An influential panel of MPs this week issued a fresh warning over the £50bn High Speed 2 (HS2) rail scheme.
The Commons Public Accounts Committee said the government had failed to prove that the proposed rail link between London and the North was worth its price tag.
“The Department for Transport has yet to present a convincing strategic case for High Speed 2,” said committee chairman Margaret Hodge.
“It has not yet demonstrated that this is the best way to spend £50bn on rail investment in these constrained times, and that the improved connectivity will promote growth in the regions rather than sucking even more activity into London.
The committee urged the government to publish detailed evidence showing why building HS2 is the best way of enabling it to achieving its aims.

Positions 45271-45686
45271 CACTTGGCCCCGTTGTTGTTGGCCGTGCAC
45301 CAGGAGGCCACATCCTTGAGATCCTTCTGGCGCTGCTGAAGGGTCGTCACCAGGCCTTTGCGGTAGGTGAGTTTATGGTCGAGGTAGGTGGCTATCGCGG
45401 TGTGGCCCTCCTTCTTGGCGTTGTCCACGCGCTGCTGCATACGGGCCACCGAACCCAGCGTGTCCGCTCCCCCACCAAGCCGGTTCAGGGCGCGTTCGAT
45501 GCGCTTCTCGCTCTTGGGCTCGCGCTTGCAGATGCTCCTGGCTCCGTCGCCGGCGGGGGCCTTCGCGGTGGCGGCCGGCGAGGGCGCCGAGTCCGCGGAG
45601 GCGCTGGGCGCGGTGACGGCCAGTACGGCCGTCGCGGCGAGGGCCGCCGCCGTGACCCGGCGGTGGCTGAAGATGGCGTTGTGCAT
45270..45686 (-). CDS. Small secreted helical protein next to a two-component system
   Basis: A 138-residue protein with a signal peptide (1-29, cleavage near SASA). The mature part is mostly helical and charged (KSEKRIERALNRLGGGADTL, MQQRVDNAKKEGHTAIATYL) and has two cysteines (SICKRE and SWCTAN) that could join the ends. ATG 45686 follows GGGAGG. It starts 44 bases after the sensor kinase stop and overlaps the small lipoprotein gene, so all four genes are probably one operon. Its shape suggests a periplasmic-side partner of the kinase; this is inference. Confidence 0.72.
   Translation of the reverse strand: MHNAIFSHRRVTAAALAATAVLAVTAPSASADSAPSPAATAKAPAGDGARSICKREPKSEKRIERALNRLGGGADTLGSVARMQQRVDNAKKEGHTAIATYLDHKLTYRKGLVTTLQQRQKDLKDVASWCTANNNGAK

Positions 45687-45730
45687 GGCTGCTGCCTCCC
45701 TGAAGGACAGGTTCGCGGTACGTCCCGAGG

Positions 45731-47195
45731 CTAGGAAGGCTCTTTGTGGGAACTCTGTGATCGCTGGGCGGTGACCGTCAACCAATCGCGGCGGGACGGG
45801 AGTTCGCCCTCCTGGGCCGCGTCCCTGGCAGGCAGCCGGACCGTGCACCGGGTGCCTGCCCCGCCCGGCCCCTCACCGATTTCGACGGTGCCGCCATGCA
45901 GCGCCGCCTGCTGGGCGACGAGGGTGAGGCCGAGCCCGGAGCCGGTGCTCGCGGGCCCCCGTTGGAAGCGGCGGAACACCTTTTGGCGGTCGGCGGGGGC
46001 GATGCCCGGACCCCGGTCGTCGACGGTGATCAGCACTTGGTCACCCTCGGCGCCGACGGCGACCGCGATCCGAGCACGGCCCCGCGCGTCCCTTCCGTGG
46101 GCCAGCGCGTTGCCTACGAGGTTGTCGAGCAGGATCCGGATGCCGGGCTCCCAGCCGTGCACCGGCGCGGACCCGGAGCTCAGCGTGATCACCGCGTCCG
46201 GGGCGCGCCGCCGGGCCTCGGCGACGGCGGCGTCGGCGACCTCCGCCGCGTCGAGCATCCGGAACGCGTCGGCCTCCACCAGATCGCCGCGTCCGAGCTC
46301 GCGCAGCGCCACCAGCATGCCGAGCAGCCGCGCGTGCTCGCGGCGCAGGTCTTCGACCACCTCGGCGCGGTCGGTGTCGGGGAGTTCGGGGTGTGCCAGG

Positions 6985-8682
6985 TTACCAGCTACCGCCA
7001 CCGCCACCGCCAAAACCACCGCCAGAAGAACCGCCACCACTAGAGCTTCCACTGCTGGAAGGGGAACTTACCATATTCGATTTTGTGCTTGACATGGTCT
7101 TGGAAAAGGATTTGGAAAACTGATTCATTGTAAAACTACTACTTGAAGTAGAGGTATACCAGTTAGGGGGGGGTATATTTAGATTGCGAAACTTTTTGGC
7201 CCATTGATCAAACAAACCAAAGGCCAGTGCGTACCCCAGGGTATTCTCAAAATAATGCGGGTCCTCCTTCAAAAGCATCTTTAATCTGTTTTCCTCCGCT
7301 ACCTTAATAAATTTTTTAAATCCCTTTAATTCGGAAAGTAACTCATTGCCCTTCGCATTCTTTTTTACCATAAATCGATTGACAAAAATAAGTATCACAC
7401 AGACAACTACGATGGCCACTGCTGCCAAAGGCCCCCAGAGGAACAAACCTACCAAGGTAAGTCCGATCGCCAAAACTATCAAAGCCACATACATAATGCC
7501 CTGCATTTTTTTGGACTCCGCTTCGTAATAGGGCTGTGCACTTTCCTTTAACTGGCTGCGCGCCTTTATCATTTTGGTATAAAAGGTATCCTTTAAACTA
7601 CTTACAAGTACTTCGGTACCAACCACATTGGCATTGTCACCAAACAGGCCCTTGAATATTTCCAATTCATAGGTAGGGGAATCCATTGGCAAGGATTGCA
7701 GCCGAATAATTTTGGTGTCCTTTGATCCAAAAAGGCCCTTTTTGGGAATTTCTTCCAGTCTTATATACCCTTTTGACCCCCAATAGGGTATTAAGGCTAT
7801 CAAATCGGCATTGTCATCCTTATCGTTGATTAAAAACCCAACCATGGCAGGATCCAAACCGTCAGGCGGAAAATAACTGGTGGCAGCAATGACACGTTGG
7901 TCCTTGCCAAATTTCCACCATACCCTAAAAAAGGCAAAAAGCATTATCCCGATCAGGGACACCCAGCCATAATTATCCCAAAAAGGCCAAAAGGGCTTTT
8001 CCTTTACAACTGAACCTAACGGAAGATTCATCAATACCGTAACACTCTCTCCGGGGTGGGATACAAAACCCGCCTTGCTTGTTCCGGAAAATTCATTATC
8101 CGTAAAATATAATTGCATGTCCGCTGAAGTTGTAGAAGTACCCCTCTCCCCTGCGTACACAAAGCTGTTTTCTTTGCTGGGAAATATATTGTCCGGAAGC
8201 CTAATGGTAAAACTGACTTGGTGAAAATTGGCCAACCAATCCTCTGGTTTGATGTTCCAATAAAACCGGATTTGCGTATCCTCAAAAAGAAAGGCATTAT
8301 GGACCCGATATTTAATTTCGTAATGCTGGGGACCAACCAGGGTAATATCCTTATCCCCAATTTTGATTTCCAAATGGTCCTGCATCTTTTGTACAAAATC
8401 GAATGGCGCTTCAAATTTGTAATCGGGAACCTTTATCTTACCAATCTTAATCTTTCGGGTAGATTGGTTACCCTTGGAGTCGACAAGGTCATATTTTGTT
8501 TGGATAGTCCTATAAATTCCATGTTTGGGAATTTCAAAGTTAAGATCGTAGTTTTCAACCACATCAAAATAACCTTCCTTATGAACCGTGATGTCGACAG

It also urged the Department for Transport (DfT) to allocate its contingency allowance to specific risks, and to outline how it would keep tight control of contingency spending.
The committee noted that the DfT had “a shortage of the commercial skills it needs to protect taxpayers’ interests on a programme of the scale of HS2” and ordered the department to set out how it would rectify this.
“The pattern so far has been for costs to spiral - from more than £16bn to £21bn-plus for phase one - and the estimated benefits to dwindle,” said Hodge.
The report adds to sustained recent scrutiny of the project.
Institute of Economic Affairs deputy director Richard Wellings last month warned that the costs and benefits of HS2 did not justify the decision to build it. The committee’s comments also follow similar criticism from the National Audit Office.